Preparing for tomorrow’s security threats today

The latest Threat Horizon report, published annually by non-profit organization the Information Security Forum (ISF), has identified a number of security concerns that it predicts will become more prominent over the next few years. Within this report, ISF has highlighted three key trends that organizations need to be aware of: Disruption, distortion, and deterioration.

In this article, we’ll be taking a closer a closer look at each of these trends, and how healthcare organizations can safeguard themselves against the associated security threats.

Theme one: Disruption
Disruption covers a number of areas, including deliberate internet outages, ransomware becoming an increased threat due to the Internet of Things (IoT), and direct threats being made against high profile employees in an attempt to force them into divulging sensitive information.

How can healthcare organizations safeguard themselves against these threats?

Internet outages – whether deliberate or not – are difficult to predict, and can bring an entire organization to its knees. It is therefore crucial for healthcare organizations to have backup communication systems in place, that do not rely on having an Internet connection to be able to exchange information securely.

ansomware is not a new threat, but as more connected devices and health apps make it to market, more vulnerabilities are opened up. For healthcare organizations that supply patients with health trackers to monitor their condition which share PHI, it is crucial that the devices supplied have comprehensive security features built in to minimize the risk of this type of cyber attack occurring.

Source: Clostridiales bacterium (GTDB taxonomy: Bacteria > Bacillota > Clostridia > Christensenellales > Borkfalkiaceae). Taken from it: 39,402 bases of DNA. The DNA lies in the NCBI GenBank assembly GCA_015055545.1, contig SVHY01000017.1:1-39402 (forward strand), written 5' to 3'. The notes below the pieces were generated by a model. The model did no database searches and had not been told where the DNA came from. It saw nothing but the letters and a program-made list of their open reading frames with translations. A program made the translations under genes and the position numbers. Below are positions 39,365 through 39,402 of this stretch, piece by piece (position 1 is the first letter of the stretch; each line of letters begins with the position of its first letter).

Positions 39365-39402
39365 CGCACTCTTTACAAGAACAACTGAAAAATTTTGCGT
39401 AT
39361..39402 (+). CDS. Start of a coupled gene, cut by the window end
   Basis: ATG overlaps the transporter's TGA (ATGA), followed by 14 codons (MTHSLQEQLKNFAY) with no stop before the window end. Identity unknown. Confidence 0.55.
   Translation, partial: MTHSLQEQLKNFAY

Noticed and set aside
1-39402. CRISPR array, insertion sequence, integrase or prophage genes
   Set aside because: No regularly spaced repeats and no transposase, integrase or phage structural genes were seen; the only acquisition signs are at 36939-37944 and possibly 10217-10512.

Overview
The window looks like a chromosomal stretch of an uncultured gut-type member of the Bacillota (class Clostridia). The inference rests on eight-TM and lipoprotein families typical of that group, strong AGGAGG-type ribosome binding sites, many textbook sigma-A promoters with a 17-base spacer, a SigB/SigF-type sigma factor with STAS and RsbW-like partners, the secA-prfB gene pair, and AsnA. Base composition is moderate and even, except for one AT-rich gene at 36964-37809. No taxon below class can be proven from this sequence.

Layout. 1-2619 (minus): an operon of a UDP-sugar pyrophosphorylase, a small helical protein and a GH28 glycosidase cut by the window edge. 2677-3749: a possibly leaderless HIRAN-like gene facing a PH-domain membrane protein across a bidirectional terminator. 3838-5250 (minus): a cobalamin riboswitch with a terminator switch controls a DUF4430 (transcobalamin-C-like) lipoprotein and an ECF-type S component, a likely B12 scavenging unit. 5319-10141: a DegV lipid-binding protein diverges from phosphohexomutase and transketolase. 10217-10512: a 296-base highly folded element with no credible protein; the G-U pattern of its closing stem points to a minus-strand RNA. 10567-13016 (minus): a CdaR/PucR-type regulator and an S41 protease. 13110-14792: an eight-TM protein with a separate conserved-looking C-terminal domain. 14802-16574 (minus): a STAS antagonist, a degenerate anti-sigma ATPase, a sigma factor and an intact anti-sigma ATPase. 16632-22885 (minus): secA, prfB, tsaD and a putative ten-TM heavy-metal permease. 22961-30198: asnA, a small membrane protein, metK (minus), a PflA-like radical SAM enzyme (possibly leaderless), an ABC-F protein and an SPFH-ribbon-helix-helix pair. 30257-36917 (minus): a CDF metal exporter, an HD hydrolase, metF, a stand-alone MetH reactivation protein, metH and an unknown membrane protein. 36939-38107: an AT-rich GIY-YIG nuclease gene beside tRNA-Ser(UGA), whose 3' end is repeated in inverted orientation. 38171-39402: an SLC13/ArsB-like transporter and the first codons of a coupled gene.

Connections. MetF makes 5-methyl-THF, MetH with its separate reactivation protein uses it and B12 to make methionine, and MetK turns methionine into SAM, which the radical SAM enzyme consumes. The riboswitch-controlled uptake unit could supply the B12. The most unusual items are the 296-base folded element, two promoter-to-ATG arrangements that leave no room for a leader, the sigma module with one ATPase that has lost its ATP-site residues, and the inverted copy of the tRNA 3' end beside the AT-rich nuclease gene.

Finally, if there is a risk of staff being threatened directly, perhaps even physically by criminals looking to obtain sensitive data, organizations need to invest in special measures to protect individuals with privileged access, as well as monitoring who has access to critical assets to ensure that any breaches can be quickly traced.

Theme two: Distortion
The ISF believes that by 2018, attackers will begin to falsify or distort internal information in the hope of damaging the targets’ reputation or operational effectiveness. This could be hugely damaging for healthcare organizations, who are subject to substantial fines for data breaches.

How can healthcare organizations safeguard themselves against these threats?

Healthcare organizations should be aware of the potential for fake news stories to be circulated and should therefore monitor mentions of their business online, with a PR and contingency plan in place to react promptly to false claims.

Theme three: Deterioration
HIPAA not keeping pace with technology has already resulted in issues for the healthcare industry, as standards around encryption and storage of PHI can be difficult to interpret. With BYOD and new apps and wearables becoming commonplace, it is increasingly difficult to keep track of all entities and devices that access the data held by organizations, leaving them vulnerable to breaches.

In addition, the ISF predicts that further advances in technologies and the conflicting demands posed by heightened national security and individual privacy may impede an organization’s ability to manage its own information effectively.

How can healthcare organizations safeguard themselves against these threats?
Prevention is better than cure, so healthcare organizations need to perform regular audits on their technologies and business associates to guard against breaches caused by outdated security safeguards. By adhering to the standards outlined in the HIPAA rules, relating to technical, administrative, and physical safeguards, and developing a future-proof strategy to protect PHI with a focus on emerging technologies, healthcare organizations will be in a good position to stay one step ahead of regulations, and new types of cyber attack.